On this day, October 24th, the first barrel ride took place in the Niagara Falls 119 years ago. It was a 63-year-old schoolteacher by the name of Annie Edson Taylor who took the plunge back in 1901, and it’s an amazing feat that made Niagara Falls history.
For those of you not familiar with the term, “barrel riding” or “tube riding” is typically a surfer term that describes the act of riding inside the curve or barrel that’s caused by a breaking wave. This is an advanced skill and surfers spend years or in some cases their entire lives trying to get the perfect barrel ride; however, Annie Edson Taylor was not a surfer, so the term “barrel riding” takes a more literal meaning for today’s story.
Annie Edson Taylor was born in New York in 1908 and she was one of 8 children. She grew up to become a schoolteacher after receiving an honors degree in a 4-year training course. During her studies, she met David Taylor, who would become her husband. They had a son together, but he died in his infancy. Soon after, her husband died in the Civil War. Once a widowed, she moved all over the United States. Finally, in 1989, she settled in Bay City, Michigan. She was between jobs and was eager to secure her future.
In July 1902, Annie was reading an article about the Pan-American Exposition in Buffalo and she learned about the Niagara Falls, two gigantic waterfalls right on the border of upstate New York and Canada that were becoming more and more popular. That’s when she decided she was going to become the first person to barrel ride over Niagara Falls. After all, all Taylor wanted was to pull off the perfect stunt to become famous, and she did just that.
For her incredible stunt, she used a custom-made barrel, which was made of oak and iron. It was also padded with a mattress on the inside to provide at least some padding for the stunt. She even tried the barrel over the Horseshoe Falls with a cat as a stand-in to see if the barrel was strong enough for something like that. According to rumors, the cat survived — thank goodness!
So, on October 24th, 1901, her 63rd birthday, it finally happened. They put the barrel on the side of a rowboat, she climbed in, they screwed the lid on and then compressed the air in the barrel with a bicycle tire pump. She was then set adrift and the currents of the lake carried the barrel over Niagara Falls.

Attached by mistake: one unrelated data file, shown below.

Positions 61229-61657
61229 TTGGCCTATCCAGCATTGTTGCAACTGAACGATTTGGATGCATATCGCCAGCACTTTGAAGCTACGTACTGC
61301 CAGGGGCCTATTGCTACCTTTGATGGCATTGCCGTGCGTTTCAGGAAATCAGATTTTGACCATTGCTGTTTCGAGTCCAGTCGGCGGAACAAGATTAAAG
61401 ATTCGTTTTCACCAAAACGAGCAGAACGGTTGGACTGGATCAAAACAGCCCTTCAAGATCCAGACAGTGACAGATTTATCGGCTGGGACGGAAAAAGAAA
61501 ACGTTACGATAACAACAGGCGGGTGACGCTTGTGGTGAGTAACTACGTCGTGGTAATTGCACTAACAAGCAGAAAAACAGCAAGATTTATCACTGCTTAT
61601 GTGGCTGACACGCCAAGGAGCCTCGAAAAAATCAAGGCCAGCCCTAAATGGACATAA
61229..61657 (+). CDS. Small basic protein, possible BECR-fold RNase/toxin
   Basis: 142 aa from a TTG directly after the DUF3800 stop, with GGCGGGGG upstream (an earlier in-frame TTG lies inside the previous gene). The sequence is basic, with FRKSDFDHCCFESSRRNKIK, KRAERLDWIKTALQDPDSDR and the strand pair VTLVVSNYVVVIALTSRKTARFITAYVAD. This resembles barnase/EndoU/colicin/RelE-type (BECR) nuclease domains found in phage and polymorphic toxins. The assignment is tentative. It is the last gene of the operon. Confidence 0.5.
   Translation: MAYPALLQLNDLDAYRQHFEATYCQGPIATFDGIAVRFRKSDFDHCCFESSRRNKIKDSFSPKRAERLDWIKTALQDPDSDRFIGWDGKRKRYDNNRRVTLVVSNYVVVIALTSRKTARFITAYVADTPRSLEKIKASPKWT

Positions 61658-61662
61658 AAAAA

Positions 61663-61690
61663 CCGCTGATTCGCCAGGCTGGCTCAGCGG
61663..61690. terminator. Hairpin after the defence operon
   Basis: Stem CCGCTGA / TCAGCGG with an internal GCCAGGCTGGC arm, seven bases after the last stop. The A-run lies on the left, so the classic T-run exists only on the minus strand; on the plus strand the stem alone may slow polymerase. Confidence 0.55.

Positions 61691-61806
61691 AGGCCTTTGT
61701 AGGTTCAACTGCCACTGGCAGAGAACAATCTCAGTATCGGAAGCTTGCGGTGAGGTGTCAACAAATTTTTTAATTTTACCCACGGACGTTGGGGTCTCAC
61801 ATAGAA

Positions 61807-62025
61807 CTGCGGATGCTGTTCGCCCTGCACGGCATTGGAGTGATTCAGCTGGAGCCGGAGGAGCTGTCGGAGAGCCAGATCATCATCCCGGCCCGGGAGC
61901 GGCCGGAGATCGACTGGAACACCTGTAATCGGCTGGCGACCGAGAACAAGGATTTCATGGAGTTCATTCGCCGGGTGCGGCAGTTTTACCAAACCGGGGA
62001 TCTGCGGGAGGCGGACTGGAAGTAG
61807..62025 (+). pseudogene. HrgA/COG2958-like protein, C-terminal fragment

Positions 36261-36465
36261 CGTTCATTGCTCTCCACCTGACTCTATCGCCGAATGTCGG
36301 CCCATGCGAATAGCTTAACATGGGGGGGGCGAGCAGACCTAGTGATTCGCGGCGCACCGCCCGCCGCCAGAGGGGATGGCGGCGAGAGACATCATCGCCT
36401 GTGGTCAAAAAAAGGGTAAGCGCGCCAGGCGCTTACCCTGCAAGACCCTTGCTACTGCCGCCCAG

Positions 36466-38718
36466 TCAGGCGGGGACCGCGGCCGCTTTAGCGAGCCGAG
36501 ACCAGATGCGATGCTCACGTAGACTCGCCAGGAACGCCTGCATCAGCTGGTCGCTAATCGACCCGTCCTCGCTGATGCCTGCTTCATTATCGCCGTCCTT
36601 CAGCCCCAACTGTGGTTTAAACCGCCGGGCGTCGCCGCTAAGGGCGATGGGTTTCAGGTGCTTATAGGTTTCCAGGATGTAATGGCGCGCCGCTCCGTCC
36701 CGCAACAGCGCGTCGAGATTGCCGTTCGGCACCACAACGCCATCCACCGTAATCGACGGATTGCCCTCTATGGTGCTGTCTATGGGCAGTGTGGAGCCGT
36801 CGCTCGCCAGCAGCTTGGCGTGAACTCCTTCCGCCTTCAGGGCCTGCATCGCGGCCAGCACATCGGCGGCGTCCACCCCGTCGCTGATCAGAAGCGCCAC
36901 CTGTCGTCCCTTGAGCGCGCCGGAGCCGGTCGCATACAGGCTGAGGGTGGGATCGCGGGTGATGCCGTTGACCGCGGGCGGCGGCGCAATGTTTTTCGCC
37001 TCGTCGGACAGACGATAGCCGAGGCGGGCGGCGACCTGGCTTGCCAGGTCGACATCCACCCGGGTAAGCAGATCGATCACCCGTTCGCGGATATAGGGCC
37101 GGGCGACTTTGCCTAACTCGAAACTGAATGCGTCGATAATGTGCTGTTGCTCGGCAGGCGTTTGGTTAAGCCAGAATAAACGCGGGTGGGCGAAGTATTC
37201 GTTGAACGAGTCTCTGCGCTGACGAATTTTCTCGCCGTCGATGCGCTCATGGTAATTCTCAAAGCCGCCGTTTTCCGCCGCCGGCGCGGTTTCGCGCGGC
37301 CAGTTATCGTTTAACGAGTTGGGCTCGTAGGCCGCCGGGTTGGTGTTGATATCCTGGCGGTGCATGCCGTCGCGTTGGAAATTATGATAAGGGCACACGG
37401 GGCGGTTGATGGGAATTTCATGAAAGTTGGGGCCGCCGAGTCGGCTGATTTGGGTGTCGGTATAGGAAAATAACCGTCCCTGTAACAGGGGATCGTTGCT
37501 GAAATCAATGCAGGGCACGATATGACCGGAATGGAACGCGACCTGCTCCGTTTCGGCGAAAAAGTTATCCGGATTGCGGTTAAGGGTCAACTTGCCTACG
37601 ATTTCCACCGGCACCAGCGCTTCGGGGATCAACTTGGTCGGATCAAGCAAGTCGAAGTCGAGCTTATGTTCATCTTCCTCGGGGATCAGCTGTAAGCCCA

Shortly after she plunged, rescuers reached the barrel to find Annie Taylor alive and miraculously well, although she was a bit battered and had a small gash on her head. Otherwise, she was fine. After the experience, she cautioned people not to try the stunt themselves and she said she would rather walk up to the mouth of a cannon, knowing it would blow her to pieces than go over Niagara Falls again.
Needless to say, she did inspire more than one daredevil. Though it was her desire to become rich and famous as a result of the stunt, that is not exactly what happened. She earned some money talking about her experience, but she did not manage to build the wealth she really wanted. The final years of her life were spent posing for photos with tourists at her souvenir stand. She died on April 29, 1921, at 82 years old.
After Taylor, and between the years 1901 and 1995, fifteen people attempted to barrel ride over Niagara Falls. Only ten of them survived. Among the people who sadly died was Jesse Sharp, who attempted the plunge in a kayak more recently in 1990.
There was also Robert Overcracker, who decided to use a jet ski in 1995. Rober was actually wearing a parachute for the stunt, which was meant to increase awareness for the homeless, but the parachute failed to open.
On July 25th, 1911, Bobby Leach took the plunge over the Falls in a steel barrel managing to break both kneecaps and his jaw. He was the second person to do this after Annie Taylor, but he spent six months recovering in the hospital too.
On July 4th, 1928, Jean Lussier took the plunge in a large rubber ball and survived. Then, on July 5th, 1930, George L. Statakis took the plunge, but was trapped behind the falls for more than 14 hours, and he suffocated to death. On July 3rd, 1984, Karel Soucek became the first Canadian to successfully take the plunge over Niagara Falls.
Kirk Jones made history on October 22nd, 2003, by plunging over Niagara Falls with nothing but the clothes on his back. He had the idea for many years, and he finally decided to do it. He had some small bumps and bruises, but he was fined $2,300 for the stunt and was banned from Canada for life. The only sad thing about this is that Kirk and the friend who accompanied him were a bit drunk so the friend couldn’t figure out how to get the camcorder to work; therefore, there is no video of this amazing feat.
So, what happens if you try to go over Niagara Falls today? Needless to say, it is illegal to go over Niagara Falls in any way these days. Survivors face stiff fines and charges on either side of the border, not to mention you risk getting banned from Canada for life – just like Kirk Jones did.
Obviously, the people who have attempted the stunt are mostly thrill-seekers, daredevils, and people with crazy ideas. Some of them got extremely lucky and lived to tell their story, while others lost their lives. The Lintonian and its staff do not recommend this at all, but learning about the people who did it is very interesting indeed!